HAPPY HOLIDAYS FROM CAPODAGLI JACKSON – BILL, LYNN AND OUR MASCOT ELLI!
Many of my Generation X and “Boomer” clients would like to receive a special Christmas gift this year – one that won’t fit under their tree: the “magic formula” for leading Millennials.
By 2020, one in three American adults will be a Millennial (born between 1980 and 2003). By 2025, 75% of the workforce will be Millennials and this year, they have become the largest segment of the workforce.
According to Deloitte’s “Millennial Survey 2016,” only 16% believe they will be with the same company 10 years from now; 35% will leave within 2 years and 26% within one year. With those depressing statistics, it’s no wonder that so many leaders complain that Millennials hold their personal values above those of their employers.
So how in the world do you lead this group of “disloyal” and “self-centered” workers?
My initial reaction to my clients’ concerns was an outpouring of empathy. I told them that I could only imagine how difficult it must be to relate to this “me” attitude of entitlement. As more and more of my clients throughout the US began to seek my help on managing this new generation of workers, I decided to dig deeper into what makes them “tick.”
It seems that countless Millennials have bolted from their jobs faster than Santa “sprang to his sleigh!” However, when they believe they are in a “great” environment, they are 25 TIMES more likely to stay. The good news is that leaders can help facilitate the process of reaching that status of “great” in the minds of Millennials.
How do Millennials define a “GREAT” organization?
- Clear values that they support. Deloitte reported that 41% of Millennials have rejected job offers when they felt the corporate values were in conflict with their own.
- Sense of purpose. Are they doing work that is worthwhile? Sixty percent of Millennials stated this as the reason why they chose their employers.
- Leaders that challenge, engage and provide opportunities for development. Millennials don’t want annual performance reviews; they want weekly meetings with consistent feedback. A recent Gallup poll revealed that only 21% of Millennials and 18% of non-Millennials meet with their managers on a weekly basis. The majority of employees stated that they meet with their managers less than once per month (56% for Millennials and 53% for non-Millennials).
Wow! How can these Millennials be so “inconsiderate” as to make such demands! To all you Millennials… please accept my sincere apologies. To you, I say the following:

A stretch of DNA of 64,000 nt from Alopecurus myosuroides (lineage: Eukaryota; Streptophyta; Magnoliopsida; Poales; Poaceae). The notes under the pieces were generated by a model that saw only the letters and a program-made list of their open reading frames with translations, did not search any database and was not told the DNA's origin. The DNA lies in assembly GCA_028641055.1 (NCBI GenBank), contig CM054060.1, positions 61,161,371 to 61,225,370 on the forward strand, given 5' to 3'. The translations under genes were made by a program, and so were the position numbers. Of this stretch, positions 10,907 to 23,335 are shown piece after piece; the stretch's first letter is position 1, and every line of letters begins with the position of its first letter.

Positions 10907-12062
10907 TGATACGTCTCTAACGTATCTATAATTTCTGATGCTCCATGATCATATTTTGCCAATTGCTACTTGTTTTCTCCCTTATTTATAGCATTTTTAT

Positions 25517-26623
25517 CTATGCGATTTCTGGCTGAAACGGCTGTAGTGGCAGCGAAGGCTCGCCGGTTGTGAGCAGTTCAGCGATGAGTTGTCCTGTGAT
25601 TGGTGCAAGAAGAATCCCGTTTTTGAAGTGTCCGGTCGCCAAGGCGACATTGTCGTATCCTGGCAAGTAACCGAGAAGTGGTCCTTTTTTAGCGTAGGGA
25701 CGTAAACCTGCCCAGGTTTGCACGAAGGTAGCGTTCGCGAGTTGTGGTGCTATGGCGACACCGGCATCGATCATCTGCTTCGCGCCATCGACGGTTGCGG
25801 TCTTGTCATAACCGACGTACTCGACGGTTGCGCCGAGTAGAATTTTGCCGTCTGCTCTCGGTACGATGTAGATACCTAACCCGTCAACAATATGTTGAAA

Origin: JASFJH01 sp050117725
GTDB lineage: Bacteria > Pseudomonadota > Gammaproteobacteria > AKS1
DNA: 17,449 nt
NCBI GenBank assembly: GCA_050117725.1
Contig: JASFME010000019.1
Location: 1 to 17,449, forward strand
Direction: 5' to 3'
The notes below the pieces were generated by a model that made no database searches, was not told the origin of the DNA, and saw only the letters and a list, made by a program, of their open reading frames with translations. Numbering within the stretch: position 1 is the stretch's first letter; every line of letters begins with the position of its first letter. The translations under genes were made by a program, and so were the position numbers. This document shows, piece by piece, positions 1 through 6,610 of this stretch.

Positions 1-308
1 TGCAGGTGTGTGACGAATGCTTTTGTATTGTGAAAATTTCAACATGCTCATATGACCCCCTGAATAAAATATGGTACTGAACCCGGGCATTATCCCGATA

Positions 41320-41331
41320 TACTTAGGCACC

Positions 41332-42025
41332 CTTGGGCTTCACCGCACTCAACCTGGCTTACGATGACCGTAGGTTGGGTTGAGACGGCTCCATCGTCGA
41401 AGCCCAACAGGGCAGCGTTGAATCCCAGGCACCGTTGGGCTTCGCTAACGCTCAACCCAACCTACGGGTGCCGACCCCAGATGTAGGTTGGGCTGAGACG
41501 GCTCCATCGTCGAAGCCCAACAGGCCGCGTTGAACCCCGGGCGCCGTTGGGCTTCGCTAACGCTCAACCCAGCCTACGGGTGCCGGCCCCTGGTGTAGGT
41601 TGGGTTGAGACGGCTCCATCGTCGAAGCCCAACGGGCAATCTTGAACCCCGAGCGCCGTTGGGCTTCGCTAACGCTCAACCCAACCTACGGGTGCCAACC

It has been almost two decades since we wrote the first edition of The Disney Way, and I assure you that your workplace demands are a central focus in the material presented. In the second and third editions, we documented more than a dozen organizations (including manufacturing, healthcare, government and hospitality) that embrace many of your values and needs.
So, to leaders who are wondering how to lead Millennials, let’s “put first things first” (as Dr. Stephen Covey preached); in this case, that means to stop calling these folks “Millennials”, as if they had a social disease! They have the same needs as all workers of all generations. The only difference is that they are the first generation to jump ship if their needs are not fulfilled.
Here are the three steps that will help nurture our “future leaders”:
- Communicate the organization’s vision and values.
“When values are clear, decisions are easy.” Roy Disney
- Identify and communicate codes of conduct that will support the organization’s vision and values.
- Champion the creation of individual development plans. Insist that all leaders (supervisors, managers, directors who have direct reports) have weekly five-minute stand-up meetings with each employee to discuss their development plans and progress.
Hats off to our “future leaders”… your talents are needed to spawn a new paradigm in the world of organizational culture!
May you all have a happy, healthy and safe holiday season!
Our New Year’s Weekly Chat will be January 9th: Stop the Commodity Mentality!